We’d been talking earlier about the difficulty of recognising when the end of a song is coming, and amused ourselves by keeping score during the tanda. The first one, we nailed it. The second, uh, no. Not at all. The third, we awarded ourselves half marks: we did stop on the final beat, but we were kind of mid-step at the time. But the final one, we decided we just about got full marks: it was a bit of a strange place to stop, but we did at least do so at the end of a step and on the beat. A very enjoyable tanda with bonus amusement points.

A milonga came on. I do love the rhythm, but can’t do any of the traspie (double-time) stuff, and so I feel my dance is very limited. Since I think three songs of single-time forward steps, side steps and rebounds would be too boring, I came up with a cunning compromise plan, which was to invite someone for the third and final song of the tanda only. In that way, I could get my milonga fix without boring my follower.

I started looking around for partners, couldn’t spot any of the usual suspects, but then saw M2 sitting in a corner enjoying some milonga voyeurism. I put my plan to her, and she declared herself up for it. Song three was a fun one, and we had a really good time. M2 declared it a lot of fun, but agreed with my assessment that what was great for one song would wear a bit thin by a third, so I think I’m now adopting this approach as Official Milonga Policy. At least until a milonga rhythm workshop the weekend after next.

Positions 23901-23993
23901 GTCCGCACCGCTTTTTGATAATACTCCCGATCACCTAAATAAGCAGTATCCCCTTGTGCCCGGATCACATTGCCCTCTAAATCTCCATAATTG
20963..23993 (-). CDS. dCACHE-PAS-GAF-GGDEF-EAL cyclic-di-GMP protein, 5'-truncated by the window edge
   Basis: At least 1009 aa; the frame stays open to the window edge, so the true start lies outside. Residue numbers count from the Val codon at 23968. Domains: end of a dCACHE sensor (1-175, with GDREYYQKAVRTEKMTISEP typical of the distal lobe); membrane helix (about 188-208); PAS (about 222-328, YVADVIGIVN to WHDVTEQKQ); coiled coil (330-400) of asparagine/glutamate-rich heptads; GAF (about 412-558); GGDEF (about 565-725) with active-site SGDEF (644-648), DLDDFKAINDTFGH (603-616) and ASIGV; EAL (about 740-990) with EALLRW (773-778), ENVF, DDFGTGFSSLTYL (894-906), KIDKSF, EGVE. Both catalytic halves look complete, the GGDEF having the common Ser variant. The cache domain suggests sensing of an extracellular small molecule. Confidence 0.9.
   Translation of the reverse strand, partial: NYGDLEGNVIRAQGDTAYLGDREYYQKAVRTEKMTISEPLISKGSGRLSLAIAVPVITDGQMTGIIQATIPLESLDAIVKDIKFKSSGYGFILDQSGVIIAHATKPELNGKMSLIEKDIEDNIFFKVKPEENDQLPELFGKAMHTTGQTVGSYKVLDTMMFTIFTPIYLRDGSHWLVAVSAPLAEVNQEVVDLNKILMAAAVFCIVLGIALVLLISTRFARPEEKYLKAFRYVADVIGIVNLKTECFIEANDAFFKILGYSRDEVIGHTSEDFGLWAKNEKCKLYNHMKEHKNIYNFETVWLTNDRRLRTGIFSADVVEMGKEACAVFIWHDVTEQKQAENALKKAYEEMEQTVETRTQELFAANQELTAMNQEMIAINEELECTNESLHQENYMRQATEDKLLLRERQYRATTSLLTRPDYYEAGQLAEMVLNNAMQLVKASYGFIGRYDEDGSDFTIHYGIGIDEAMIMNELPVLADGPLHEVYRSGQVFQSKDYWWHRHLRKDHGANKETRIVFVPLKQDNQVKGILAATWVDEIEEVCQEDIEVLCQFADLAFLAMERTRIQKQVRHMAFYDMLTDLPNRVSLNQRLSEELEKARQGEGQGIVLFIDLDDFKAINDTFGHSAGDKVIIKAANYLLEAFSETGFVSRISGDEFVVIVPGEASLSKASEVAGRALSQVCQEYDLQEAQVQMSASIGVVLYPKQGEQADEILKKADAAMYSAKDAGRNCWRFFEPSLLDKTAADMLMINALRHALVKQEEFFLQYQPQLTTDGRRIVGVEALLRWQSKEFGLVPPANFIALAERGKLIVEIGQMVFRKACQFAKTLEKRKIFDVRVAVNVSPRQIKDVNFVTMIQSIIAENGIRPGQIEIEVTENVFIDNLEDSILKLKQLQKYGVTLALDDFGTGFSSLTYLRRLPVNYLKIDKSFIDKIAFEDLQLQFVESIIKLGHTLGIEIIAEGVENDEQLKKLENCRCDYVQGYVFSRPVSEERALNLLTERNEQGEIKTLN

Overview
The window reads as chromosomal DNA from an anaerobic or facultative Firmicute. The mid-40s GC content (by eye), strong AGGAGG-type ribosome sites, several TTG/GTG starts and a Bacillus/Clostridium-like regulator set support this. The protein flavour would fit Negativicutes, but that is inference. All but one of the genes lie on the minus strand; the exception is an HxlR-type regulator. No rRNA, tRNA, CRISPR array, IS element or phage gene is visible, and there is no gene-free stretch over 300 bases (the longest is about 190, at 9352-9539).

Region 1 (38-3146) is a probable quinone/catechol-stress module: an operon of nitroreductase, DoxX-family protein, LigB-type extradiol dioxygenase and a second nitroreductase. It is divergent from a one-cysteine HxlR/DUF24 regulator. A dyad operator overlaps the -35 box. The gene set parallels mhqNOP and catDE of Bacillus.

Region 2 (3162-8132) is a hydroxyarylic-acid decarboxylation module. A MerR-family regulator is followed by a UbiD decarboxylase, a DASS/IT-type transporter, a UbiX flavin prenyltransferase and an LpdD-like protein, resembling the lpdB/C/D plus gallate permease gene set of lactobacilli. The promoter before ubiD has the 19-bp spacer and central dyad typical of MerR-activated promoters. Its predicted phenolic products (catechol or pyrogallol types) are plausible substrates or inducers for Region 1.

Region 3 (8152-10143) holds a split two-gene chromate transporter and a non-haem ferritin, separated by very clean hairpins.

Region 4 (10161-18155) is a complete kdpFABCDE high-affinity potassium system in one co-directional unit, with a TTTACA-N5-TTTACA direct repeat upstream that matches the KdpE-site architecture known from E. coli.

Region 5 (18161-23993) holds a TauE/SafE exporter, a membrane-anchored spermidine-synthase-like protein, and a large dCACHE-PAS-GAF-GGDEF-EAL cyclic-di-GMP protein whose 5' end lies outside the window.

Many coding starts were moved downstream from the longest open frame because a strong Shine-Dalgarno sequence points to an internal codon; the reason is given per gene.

A slower tango tanda came up, and I decided this would be a good opportunity to dance it to half-time. I normally dance single-time, and wanted to try half-time as I’ve seen it done and it had always looked like it would feel nice. It does, however, require better technique, so it would be an experiment!

This time I did manage the ‘standing next to someone’ cabeceo with Asia (who has authorised the use of her name). I’ve gone from finding cabeceo a bit weird to now mostly considering it fun! At least when the person you want to cabeceo is paying attention … I haven’t yet found a solution for the followers that are simply not looking even though I suspect they would welcome an invitation.